Asghar Farhadi on How COVID Left a Mark on His Oscar Contender ‘A Hero’

TheWrap magazine: The Iranian director was able to erase physical signs of the pandemic, but the delays gave him months more in the rehearsal time he loves

A Hero

A version of this story about Asghar Farhadi and “A Hero” first appeared in the International issue of TheWrap’s awards magazine.

Iran has won two awards in the last decade in the Oscars Best International Feature Film category, and both came from director Asghar Farhadi: “A Separation” in 2011 and “The Salesman” in 2016. So it’s no surprise that the country submitted Farhadi’s new drama, “A Hero,” to this year’s race.

The film, which premiered in Cannes and was picked up by Amazon, deals with a man who’s been sent to prison for an unpaid bill. He finds a bag of gold coins in Farhadi’s understated drama, but a subsequent act of altruism only complicates matters. As usual for the director, the simple story conceals a complex morality play. Farhadi sat down with TheWrap to discuss the new project.

After shooting “Everybody Knows” in Spain, you’ve returned to Iran for “A Hero.” Was that a deliberate choice?
Yes. I was completely sure that I would go from that movie to come back to Iran. I like to make my movies more in Iran, to be honest. I was born there, and I feel like I have more control and understanding of the situation. When I work outside Iran, I am looking at it as an experiment.

Have you had this story in mind for long?
I had the concept years ago. But two or three years ago, I started thinking about actually making the film, right after “Everybody Knows” came out. And because of the pandemic, writing and making it took a long time. We went into preproduction a couple of times but stopped it.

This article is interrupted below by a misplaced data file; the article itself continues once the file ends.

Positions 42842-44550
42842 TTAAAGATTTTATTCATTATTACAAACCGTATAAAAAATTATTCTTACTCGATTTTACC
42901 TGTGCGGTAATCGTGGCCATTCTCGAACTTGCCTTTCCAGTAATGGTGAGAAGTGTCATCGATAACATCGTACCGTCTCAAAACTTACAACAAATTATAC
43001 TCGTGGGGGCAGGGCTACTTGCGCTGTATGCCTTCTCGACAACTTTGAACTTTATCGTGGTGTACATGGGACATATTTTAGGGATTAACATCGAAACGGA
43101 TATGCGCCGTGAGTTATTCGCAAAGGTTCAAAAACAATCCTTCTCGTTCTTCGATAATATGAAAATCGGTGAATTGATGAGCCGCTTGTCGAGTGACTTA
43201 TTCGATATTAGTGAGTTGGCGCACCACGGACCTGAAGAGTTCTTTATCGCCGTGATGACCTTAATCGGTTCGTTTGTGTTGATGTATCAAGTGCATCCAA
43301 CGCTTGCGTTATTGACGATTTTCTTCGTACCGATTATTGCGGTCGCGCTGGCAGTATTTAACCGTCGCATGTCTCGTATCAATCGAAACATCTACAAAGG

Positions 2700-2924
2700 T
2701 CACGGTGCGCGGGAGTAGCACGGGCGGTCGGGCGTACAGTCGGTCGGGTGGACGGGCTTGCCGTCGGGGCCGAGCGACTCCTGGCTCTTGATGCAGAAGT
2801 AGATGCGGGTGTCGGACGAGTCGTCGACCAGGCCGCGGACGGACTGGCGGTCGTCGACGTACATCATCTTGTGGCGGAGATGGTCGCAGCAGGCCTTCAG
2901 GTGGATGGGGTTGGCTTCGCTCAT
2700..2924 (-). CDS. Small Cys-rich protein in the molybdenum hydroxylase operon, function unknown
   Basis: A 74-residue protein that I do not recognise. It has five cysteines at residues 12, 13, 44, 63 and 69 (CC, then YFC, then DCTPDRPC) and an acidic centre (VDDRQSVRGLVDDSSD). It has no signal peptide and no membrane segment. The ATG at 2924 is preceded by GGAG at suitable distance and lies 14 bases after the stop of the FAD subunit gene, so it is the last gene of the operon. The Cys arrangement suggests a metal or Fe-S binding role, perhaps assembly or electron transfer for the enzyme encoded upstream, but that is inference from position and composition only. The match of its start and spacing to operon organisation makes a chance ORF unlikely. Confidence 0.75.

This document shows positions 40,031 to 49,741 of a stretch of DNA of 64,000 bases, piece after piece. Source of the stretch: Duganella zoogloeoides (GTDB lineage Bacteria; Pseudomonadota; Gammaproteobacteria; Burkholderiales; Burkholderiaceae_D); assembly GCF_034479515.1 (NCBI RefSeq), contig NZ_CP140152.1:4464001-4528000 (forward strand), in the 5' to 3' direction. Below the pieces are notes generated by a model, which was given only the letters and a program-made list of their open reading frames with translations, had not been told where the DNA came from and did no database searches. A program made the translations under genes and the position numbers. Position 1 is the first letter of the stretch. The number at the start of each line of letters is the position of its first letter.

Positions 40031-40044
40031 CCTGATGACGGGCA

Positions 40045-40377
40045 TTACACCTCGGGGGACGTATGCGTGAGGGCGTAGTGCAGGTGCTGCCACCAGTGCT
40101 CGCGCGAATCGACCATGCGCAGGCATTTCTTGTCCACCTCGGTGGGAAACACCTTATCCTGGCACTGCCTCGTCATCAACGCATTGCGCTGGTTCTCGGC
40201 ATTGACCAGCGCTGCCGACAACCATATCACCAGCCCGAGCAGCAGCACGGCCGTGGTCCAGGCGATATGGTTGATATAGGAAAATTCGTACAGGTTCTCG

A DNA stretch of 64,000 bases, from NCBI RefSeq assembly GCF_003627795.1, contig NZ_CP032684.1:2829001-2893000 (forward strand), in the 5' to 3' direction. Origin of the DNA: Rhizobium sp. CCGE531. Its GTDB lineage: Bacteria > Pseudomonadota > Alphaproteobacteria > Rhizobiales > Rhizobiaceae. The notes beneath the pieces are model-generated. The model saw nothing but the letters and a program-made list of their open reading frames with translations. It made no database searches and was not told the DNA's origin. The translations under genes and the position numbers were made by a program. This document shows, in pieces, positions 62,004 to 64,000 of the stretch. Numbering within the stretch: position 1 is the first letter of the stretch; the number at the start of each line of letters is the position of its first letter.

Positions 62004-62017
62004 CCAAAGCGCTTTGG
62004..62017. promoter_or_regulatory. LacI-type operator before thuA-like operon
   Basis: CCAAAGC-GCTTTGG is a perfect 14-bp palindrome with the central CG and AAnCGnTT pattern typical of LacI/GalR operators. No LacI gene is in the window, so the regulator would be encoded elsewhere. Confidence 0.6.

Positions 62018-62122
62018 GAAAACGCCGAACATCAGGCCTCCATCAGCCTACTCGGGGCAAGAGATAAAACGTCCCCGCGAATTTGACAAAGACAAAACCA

And maybe that helped, because it gave us more time in rehearsal and writing. But during production, the pandemic was very dangerous, and I was very stressed out about what was going to happen with the crew. And when the movie was over and I was looking at the backgrounds, everybody was wearing masks. We erased 350 people with masks in the background. In the movie there is no sign of corona anymore.

And you shot scenes in very crowded markets and public places.
I thought it would be impossible to do, really. But we had such a great crew that they made it happen. We were all in a hotel and we were not in touch with anybody outside, and on the set we were very cautious as well.

Did the story change much during the writing and rehearsal period?
In the rehearsal it didn’t change as much, but while we were working on it, the story changed over and over. It was a very simple story. It wasn’t like “A Separation” or “The Salesman,” which have a very high tension. And with such a simple story, I had to work on it to make the drama in it bolder.

Also, it’s a simple story, but it gets more complex as it goes, as we learn more and more. And what also makes it very tough is that there is a rule that this kind of filmmaking should be realism — but I wanted this to be exactly like life, which is harder than realism.

Asghar Farhadi (Photographed by Shayan Asgharnia for TheWrap)

What are the biggest challenges when you’re trying to make a movie exactly like life?